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John McCarthy speaks of his experiences in Beirut

More than 1 500 pupils, teachers, parents and special guests gathered at Haileybury’s annual Speech Day last Saturday to hear a talk by John McCarthy, the journalist who was held hostage in Beirut from 1986 to 1991.

Mr McCarthy spoke extensively of his "truly awful" ordeal, adding that a return to Haileybury (he was a pupil there from 1970 – 1974) had brought back many memories.

"When I told my parents I was going to be talking at Haileybury today, they were amazed as I hadn’t been a star pupil," he joked. "However, it’s an honour to be back and has given me a chance to reflect on how I have adapted through life’s experiences."

Mr McCarthy said that when he first realised he was being taken hostage, he had not wanted to take in what was happening to him. "I felt as though I was in a movie but I was actually being transported into another world. And the world as I knew it had stopped."

His time in captivity allowed him to look back at his life and he realised the key part of it was his education. "I realised that I had wasted so much of the opportunities presented to me. But Haileybury did help me out as I still had my sense of humour – one day I awoke from a nightmare, thinking I had to retake my A Levels! But then I remembered where I was and things were a lot more serious – that was when I began to build myself up again."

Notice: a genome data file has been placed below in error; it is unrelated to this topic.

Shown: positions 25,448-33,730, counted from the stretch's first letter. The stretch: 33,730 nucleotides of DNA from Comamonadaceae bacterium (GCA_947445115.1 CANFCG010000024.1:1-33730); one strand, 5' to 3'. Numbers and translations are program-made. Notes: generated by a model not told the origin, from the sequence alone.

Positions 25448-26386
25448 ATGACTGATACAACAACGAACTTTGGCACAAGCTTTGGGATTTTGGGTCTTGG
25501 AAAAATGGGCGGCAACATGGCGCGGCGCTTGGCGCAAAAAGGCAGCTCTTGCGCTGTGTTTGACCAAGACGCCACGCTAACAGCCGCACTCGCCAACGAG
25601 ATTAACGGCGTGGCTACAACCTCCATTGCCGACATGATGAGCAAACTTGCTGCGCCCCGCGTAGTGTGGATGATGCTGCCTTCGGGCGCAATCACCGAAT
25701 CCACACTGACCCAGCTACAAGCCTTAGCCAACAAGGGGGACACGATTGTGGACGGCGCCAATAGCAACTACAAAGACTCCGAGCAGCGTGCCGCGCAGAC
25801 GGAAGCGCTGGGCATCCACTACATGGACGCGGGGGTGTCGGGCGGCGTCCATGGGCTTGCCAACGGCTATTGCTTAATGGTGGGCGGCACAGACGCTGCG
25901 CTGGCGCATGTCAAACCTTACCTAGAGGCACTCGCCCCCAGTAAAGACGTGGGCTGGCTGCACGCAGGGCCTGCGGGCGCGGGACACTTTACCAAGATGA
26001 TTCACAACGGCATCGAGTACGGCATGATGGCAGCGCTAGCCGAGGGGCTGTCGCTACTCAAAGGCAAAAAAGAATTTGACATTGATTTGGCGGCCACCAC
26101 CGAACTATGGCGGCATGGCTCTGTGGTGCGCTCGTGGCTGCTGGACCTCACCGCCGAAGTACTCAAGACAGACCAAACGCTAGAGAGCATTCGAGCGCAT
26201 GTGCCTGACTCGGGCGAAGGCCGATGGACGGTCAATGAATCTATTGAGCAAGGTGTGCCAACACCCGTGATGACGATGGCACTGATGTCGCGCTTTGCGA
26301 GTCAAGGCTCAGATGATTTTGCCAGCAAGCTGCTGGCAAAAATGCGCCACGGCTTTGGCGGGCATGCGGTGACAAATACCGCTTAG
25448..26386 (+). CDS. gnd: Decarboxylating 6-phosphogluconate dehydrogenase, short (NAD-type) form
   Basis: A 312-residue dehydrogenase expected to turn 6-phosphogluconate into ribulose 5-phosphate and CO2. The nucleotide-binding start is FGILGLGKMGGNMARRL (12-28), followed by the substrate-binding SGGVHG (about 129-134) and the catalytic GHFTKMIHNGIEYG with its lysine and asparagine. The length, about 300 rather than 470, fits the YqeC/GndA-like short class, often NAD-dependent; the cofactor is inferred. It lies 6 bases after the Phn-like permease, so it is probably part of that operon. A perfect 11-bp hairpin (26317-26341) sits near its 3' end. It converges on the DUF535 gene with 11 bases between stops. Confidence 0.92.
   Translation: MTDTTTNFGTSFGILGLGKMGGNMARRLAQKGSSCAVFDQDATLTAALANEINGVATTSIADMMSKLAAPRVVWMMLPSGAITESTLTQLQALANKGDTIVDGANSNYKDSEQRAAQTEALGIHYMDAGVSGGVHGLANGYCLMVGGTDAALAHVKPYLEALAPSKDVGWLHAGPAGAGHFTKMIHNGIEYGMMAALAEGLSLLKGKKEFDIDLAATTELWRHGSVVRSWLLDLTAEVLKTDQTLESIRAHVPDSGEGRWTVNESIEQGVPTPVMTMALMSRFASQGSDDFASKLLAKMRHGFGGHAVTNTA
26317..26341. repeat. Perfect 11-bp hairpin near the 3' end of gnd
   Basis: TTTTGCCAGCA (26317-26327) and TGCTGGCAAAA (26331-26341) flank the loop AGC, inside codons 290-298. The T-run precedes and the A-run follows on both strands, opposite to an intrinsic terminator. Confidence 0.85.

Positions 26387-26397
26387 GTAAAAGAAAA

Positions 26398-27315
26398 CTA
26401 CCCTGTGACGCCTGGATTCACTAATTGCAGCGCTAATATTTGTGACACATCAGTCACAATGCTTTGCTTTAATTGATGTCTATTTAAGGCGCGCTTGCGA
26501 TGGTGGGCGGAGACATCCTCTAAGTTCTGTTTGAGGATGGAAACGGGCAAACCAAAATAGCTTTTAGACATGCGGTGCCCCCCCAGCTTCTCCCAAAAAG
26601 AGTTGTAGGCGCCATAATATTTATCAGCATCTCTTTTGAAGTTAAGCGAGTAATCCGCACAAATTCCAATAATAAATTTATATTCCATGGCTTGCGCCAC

He said that the lessons he had learnt at Haileybury were invaluable – how to adapt to one’s circumstances and to have patience. "I had to come to terms with myself, something I hadn’t done before. Then I met Brian Keenan (an Irishman also taken hostage), and we learnt to respect each other; we argued incessantly but listened and respected each other’s viewpoints.

"I was also able to bring my social skills to the strange community I was in. Again, Haileybury had taught me to recognise people’s differences and to adhere to fair play."

The most crucial lesson, he said of his time in captivity, was to maintain his humanity and dignity at all times, not only of himself but of those around him.

He was freed in 1991 and eventually life "settled down in a different way". "I now find I am able to cope with anything and I set myself targets and focus on the positive."

Mr McCarthy advised the pupils to have a proper sense of who they are and how others see them. "Experience all life has to throw at you," he concluded.